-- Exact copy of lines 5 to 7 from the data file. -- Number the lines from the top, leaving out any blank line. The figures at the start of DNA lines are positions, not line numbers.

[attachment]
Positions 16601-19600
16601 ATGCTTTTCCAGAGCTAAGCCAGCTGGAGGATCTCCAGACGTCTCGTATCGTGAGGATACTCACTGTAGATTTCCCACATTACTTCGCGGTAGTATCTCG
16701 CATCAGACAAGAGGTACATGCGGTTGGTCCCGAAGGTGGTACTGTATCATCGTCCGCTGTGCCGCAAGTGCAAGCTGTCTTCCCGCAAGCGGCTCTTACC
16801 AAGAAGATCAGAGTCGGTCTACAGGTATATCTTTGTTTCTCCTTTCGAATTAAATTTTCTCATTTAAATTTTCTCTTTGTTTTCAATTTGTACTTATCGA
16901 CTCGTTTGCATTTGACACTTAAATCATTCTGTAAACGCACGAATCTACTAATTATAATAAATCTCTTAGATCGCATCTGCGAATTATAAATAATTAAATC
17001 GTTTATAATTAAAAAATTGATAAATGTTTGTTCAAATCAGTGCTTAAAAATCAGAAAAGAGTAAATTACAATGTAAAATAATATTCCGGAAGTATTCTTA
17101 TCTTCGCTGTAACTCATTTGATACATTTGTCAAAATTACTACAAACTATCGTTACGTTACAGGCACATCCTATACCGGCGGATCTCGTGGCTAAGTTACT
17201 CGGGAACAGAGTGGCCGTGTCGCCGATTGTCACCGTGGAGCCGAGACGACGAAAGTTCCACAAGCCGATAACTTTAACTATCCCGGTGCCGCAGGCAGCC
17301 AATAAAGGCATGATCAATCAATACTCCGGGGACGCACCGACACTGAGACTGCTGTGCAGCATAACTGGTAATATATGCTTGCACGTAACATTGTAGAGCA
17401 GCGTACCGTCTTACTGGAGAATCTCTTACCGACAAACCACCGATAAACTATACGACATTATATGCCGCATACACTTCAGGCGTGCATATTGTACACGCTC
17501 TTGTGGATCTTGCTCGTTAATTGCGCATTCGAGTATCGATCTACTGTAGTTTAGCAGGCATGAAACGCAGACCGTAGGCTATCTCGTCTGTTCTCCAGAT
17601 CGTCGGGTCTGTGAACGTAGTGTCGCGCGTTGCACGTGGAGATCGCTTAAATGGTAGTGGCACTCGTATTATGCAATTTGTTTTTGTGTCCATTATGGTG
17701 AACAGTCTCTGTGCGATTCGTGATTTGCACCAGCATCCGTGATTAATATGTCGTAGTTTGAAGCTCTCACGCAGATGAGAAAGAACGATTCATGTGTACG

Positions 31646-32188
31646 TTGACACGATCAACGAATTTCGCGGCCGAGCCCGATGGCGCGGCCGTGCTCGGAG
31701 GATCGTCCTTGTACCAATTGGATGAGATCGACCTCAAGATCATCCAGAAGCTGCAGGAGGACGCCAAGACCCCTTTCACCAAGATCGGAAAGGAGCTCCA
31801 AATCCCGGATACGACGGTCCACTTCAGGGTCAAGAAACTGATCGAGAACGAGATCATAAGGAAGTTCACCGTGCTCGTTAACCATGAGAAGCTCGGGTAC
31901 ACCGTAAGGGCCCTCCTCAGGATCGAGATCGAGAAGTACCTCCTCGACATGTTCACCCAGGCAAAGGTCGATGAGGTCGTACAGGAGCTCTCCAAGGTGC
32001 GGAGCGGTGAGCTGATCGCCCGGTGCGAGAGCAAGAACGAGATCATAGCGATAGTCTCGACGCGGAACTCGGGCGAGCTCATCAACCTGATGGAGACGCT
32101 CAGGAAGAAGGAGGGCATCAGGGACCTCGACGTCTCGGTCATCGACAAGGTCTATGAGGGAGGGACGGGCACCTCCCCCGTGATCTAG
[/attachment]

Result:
16901 CTCGTTTGCATTTGACACTTAAATCATTCTGTAAACGCACGAATCTACTAATTATAATAAATCTCTTAGATCGCATCTGCGAATTATAAATAATTAAATC
17001 GTTTATAATTAAAAAATTGATAAATGTTTGTTCAAATCAGTGCTTAAAAATCAGAAAAGAGTAAATTACAATGTAAAATAATATTCCGGAAGTATTCTTA
17101 TCTTCGCTGTAACTCATTTGATACATTTGTCAAAATTACTACAAACTATCGTTACGTTACAGGCACATCCTATACCGGCGGATCTCGTGGCTAAGTTACT